Last week the city had its first budget presentation for the 2019-20 budget. Past analysis has shown the city has a deficit not in the current fund balance, but rather in long-term infrastructure needs in excess of $7.8 million per year over the 20 years.
This is especially troubling because many economists believe that, while the economy remains strong now, a recession is probably overdue.
As I will argue shortly – as I have for the past several years – the real challenge will be maintaining the quality of life in Davis into the future. The immediate future presents challenges as well. In 2018, voters turned down a parcel tax (the measure received 57 percent of the vote but needed 67 percent) that would have closed a huge funding gap on roads.
The city opted to extend its parks tax which was status quo – the only change was it included a future inflator to keep the tax from depreciating with inflation. Finally, the city is banking on the renewal of the 2014 sales tax increase (which was supposed to be short-term) in order to maintain its operating budget.
At the same time, the ability of the city to generate additional tax revenue will be limited, as the school district perhaps in November 2020 is expected to put forward their large parcel tax to close their compensation gap.
The infrastructure funding picture really doesn’t change. Staff notes that the city, since 2015, “has focused on identifying these unmet needs and developing a comprehensive plan for funding them.”
Here are their current projections: Road maintenance needs remain between $6 million and $16 million annually over the next 20 years. For bike paths it is $100,000 to $1.9 million annually over the next 20 years, and this includes an identified significant $9.4 million backlog in needed work.
Facilities have an annual need of $1.2 million. Parks have an average annual need of $3.58 million. Traffic maintenance could be $3.875 million annually. Parking lots need about $176,000.
Overall, between now and 2037/38, there is a 222.4 million dollar funding gap. Staff views this somewhat positively: “The key is that the overall funding level achievable is 50% of the identified total need. Given that most cities have not even attempted to identify their comprehensive infrastructure needs, as Davis has done, this is actually a high rate of infrastructure needs funding.”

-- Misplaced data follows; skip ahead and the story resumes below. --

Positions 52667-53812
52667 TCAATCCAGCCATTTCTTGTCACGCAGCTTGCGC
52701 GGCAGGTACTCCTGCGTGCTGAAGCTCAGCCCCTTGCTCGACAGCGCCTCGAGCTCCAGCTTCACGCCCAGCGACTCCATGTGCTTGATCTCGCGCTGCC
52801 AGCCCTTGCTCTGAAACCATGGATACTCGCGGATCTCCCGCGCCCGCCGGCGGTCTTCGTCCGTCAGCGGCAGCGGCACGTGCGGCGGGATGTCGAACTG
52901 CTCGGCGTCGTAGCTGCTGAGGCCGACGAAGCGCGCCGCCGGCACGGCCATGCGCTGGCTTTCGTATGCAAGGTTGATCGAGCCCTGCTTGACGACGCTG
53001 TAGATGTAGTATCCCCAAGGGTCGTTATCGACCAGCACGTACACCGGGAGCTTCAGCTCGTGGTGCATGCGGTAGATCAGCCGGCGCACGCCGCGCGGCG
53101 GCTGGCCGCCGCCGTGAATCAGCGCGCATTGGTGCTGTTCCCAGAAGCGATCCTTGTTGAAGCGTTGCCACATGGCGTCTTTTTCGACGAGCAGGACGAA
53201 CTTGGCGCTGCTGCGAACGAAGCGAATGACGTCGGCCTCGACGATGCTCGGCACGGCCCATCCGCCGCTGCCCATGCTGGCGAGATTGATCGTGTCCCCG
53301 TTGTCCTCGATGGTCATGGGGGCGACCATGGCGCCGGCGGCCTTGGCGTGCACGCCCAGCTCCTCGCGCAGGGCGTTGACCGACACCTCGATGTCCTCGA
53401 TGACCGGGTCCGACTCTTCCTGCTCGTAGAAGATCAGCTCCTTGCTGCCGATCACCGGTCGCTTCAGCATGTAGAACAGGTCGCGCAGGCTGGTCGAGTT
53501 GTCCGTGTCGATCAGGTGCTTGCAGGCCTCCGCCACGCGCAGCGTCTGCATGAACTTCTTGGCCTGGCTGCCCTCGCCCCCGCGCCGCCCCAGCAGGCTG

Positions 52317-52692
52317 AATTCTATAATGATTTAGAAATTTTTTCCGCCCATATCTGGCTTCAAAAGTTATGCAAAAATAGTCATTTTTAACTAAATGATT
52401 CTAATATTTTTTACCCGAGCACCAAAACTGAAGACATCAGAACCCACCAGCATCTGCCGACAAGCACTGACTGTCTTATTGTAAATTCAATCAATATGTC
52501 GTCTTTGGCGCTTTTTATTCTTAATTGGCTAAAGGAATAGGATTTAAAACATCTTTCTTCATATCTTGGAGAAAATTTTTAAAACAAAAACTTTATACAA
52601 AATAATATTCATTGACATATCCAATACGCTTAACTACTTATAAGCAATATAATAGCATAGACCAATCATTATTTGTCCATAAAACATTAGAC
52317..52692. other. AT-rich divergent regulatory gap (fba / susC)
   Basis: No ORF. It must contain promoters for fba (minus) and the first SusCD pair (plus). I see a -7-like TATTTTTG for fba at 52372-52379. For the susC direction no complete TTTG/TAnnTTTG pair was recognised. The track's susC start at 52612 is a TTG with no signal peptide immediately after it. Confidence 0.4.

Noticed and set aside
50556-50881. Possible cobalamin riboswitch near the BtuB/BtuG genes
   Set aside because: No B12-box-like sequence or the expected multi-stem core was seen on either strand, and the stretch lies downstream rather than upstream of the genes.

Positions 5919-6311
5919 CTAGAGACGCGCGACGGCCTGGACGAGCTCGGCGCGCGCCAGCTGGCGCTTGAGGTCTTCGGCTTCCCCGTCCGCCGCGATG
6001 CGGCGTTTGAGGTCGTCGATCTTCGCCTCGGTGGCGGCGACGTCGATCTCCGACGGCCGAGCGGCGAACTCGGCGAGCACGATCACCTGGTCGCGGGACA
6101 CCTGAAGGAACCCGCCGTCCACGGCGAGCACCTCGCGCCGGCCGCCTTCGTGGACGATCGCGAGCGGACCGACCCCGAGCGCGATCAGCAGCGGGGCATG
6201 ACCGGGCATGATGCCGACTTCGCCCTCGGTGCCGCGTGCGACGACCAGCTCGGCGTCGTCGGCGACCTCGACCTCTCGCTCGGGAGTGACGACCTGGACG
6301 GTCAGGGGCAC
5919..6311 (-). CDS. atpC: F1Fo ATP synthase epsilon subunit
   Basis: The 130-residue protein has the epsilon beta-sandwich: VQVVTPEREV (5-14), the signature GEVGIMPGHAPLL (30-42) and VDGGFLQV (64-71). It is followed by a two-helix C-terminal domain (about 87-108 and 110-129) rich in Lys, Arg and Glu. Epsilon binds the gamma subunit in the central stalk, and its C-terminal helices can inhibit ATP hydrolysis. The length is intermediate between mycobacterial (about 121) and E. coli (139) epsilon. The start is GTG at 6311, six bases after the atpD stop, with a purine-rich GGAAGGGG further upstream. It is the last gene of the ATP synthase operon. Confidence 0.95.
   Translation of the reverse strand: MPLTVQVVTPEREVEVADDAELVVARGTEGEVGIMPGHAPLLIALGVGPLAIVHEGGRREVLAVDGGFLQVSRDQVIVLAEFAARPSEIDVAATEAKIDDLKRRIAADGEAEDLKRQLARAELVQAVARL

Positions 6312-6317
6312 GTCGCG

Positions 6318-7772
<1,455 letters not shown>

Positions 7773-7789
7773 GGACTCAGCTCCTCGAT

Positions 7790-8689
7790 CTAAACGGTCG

Going forward, staff notes: “The most significant fiscal variable is whether or not the 1% Measure O sales tax is renewed by the voters prior to its expiration in 2020.” Currently that generates $8.7 million in annual revenue (the renewal will represent the composite of the 2004 and 2014 sales taxes at one percent).
Staff writes: “Seeking renewal of the Measure O sales tax will be the primary financial objective of the City in the coming year.”
The problem is that the renewal just maintains the status quo.
The question going forward is how the city will continue to provide its current levels of services while maintaining critical infrastructure – particularly roads, bike paths, and parks.
Back in 2016, a Vanguard analysis (see here), showed Davis lagged behind both regional cities like Dixon, West Sacramento, Woodland, and Walnut Creek, as well as other college towns, in per capita retail sales.
While we have recently discussed the city’s efforts to plug sales tax leakage, in particular through the building of Target, the city remains well behind other communities in overall sales tax base.
For the last six or seven years, we have argued for a three-pronged approach to close the funding gap and make the city long-term fiscally sustainable.
The first plank has been cost containment. In 2016-17, the general fund expenses were at $55.1 million, and they go up to $60.3 million by 2020/21. That’s about an 8 percent increase over a five-year period, if those projections hold.
The second plank has been short-term tax revenue. As explained above, the city passed a half-cent sales tax back in 2014 and is expected to prioritize renewing it in 2020. In the meantime, it renewed its parks tax (which is well below ongoing parks needs) and failed to pass a roads tax. As we pointed out in 2018, it is unlikely that the city can come back to the voters for the roads tax prior to 2022. That was even before we knew that the school district would have a major parcel tax on the ballot for November 2020.
There is some good news. The city has issued building permits for the Marriot Hotel, which is nearly completed, and the Hyatt House, expected to get underway shortly. That combined with the TOT (transient occupancy tax) measure from 2016 could generate additional revenue for the city. By 2020/21 that is projected at perhaps an increase of half a million.
Also the city has approved a number of cannabis dispensaries and mobile delivery services which could generate tax revenue for the community. Right now that’s projected at $500,000.
The bad news is that the city was hopeful that the development of innovation parks would also generate additional tax revenue in the longer term. The city’s success here has been mixed at best. Voters turned down Nishi with the innovation park in 2016, and then approved it in 2018 without one.
We have seen investments privately from Sierra Energy and the University Research Park, but the city’s analysis from January showed only about 124 acres of available land, and our projection is only about 50 acres of that – somewhat scattered and smaller parcels are actually available in the next ten to 20 years.
Will MRIC (Mace Ranch Innovation Center) emerge to fill that gap? And if it does, will the voters approve it? That could be a critical question moving forward, as the city looks to figure out its long-term fiscal stability.
—David M. Greenwald reporting